I’ve been doing one New Years Resolution every month.  In January I quit smoking.  In February I lost 13 pounds.  In March I considered quitting drinking, but I’m not ready to tackle that one.  So instead I decided to try and get back to my spiritual practices.  I abandoned them about 10 years ago.  I want to do at least a half hour of kundalini yoga meditation every morning.  Its a start.

I’m an incredibly impatient, high-strung personality who craves constant stimulation. So it’s extremely difficult for me to force myself to sit still and do nothing (which is basically what meditation is).  But the 5 years I did meditation every day,  it was unbelievable how much it helped me.  Its one of the few things I’ve found that really worked. . . When I stopped doing it I knew I was in trouble.

I meditated religiously (no pun intended) from 1997 to 2002.  First thing every morning, I’d light up the incense and sit there in half-lotus  for an hour,  with my eyes closed and silently repeating my mantra.  It was fantastic!  It was like every day  for 5 years, I got higher, clearer, stronger, purer. . .  I remember I regularly turned down all offers of drugs and alcohol.  Not out of willpower.  But because I was already in such a high state of consciousness that I didn’t want to tamper with it.  . . . .

But then it was like I hit a glass ceiling or something.  I couldn’t get any higher.  I’d think:  “Am I meditating?  Or am I just sitting here?”   So I stopped doing it.   And then I was really in trouble.

My spiritual practices basically consisted of an hour of meditation, and another hour of chanting my mantra.  And reading extensively from the Hindu scriptures — particularly anything about Vedanta or Kashmir Shaivism.  As well as reading books about the lives and teachings of all the great mystics down through history, from all the great religious traditions of the world.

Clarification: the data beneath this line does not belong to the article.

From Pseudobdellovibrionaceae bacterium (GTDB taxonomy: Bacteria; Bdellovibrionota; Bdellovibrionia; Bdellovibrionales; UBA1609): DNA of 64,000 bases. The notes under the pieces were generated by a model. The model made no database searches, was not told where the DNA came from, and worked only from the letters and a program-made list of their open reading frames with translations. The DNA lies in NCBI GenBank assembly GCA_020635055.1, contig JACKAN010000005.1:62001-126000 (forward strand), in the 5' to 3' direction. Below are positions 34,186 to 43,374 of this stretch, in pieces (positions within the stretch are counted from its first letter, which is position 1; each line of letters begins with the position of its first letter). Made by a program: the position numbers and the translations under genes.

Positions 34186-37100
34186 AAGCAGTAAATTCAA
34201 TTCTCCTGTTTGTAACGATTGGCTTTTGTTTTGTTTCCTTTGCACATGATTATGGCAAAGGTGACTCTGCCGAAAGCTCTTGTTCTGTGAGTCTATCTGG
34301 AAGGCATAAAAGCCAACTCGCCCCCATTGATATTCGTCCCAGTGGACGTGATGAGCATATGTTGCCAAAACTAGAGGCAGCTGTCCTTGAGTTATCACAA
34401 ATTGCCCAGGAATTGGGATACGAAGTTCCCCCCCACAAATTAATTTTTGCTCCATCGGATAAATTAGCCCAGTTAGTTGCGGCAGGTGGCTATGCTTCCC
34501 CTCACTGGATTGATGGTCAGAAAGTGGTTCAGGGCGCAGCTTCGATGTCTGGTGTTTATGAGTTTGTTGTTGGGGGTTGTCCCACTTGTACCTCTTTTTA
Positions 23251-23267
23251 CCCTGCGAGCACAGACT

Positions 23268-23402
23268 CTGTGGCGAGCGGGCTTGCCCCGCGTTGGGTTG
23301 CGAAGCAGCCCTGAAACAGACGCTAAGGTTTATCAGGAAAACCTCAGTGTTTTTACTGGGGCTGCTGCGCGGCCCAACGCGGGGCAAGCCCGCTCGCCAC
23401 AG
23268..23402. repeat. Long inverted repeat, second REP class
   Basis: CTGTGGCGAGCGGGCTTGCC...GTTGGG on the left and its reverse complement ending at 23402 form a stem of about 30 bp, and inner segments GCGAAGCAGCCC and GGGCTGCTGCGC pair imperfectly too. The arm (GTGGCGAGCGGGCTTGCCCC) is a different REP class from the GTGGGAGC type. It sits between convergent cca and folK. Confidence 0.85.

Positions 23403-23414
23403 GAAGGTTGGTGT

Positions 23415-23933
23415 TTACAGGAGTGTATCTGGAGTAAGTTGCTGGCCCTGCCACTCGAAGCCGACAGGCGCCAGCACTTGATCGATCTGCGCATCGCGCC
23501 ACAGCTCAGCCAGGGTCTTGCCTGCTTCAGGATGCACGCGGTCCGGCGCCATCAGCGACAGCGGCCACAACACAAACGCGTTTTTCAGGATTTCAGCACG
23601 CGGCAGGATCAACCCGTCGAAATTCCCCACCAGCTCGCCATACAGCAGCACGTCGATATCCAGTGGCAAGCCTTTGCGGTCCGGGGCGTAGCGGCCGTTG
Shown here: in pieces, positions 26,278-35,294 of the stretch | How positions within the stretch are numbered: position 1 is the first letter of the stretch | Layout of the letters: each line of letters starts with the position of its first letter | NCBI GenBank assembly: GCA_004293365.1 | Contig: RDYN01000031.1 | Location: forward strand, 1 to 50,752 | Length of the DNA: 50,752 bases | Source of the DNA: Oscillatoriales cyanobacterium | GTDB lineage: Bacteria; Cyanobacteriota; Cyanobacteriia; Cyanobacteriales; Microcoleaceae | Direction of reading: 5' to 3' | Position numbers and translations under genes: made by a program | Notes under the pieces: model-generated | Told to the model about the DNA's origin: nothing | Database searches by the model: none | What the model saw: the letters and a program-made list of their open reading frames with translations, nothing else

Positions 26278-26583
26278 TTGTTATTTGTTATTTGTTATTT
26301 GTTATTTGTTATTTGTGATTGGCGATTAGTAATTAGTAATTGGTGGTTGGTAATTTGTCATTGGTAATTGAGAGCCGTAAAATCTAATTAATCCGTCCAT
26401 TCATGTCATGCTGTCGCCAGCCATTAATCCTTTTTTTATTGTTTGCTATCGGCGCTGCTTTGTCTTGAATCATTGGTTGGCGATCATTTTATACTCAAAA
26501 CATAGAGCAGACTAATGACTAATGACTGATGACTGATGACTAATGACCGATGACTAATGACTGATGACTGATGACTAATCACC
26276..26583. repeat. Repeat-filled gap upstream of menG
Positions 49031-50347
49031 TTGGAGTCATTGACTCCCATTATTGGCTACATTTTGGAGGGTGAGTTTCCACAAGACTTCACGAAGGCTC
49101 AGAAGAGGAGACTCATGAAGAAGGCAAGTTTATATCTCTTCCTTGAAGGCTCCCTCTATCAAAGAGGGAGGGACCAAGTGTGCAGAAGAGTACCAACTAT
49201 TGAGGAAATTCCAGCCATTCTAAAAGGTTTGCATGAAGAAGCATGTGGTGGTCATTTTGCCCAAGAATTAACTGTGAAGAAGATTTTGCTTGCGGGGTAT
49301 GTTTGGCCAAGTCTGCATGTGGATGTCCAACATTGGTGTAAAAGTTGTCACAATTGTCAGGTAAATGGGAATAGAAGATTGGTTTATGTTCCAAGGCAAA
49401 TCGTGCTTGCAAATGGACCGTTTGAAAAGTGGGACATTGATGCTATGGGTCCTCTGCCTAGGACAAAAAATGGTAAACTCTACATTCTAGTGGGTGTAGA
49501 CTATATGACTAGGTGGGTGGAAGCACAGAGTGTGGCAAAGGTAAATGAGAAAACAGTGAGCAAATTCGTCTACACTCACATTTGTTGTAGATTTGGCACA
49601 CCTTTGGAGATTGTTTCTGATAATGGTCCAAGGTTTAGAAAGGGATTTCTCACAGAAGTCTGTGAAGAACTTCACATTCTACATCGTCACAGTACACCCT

My mantra was “Om namah Shivaya.”  It literally means “I bow to God” or “I surrender to God.”  The basic principal is that “God is doing everything.”  This concept had immediate and practical benefits.  1.)  It toned down some of my egotism, because when I did something good, I gave God the credit.  And 2.)  it toned down some of my guilt feelings, because when I did something bad, I gave God the credit for that, too. Ha ha.

So, I took a stab at meditating again yesterday.  I ended up spending about 3 minutes meditating and 27 minutes looking at the clock.  But at least its a start.

Like · · Promote · Share

One thought on “Meditation

  1. And from what I understand, the end result of your 5 years of meditation was your highly spiritual book: Surviving on the Streets, which put me back on the spiritual path. You were very lucky to have 5 years to dedicate to your study & practice. I get so pissed because all I get is a few minutes a day to read the “Gita,” the rest of my day my intellect is caught up in the unpleasant tasks of day to day survival. Every time I try to unplug from the rat race to dedicate my time to straightening out my insanity, reading those beautiful ancient scriptures,& meditating, circumstances seem to conspire against this & I get mortally I’ll, or some shit. As I told you before, I can see karma at work in all aspects of my life, & it pisses me off that predominant karmic currents (along with western culture’s expectations) seem to keep me from that awesome spiritual journey you described. I am perpetually locked in hellish karmic whirlwinds. Oh well, maybe in the next life.

Leave a Reply

Fill in your details below or click an icon to log in: Logo

You are commenting using your account. Log Out /  Change )

Google photo

You are commenting using your Google account. Log Out /  Change )

Twitter picture

You are commenting using your Twitter account. Log Out /  Change )

Facebook photo

You are commenting using your Facebook account. Log Out /  Change )

Connecting to %s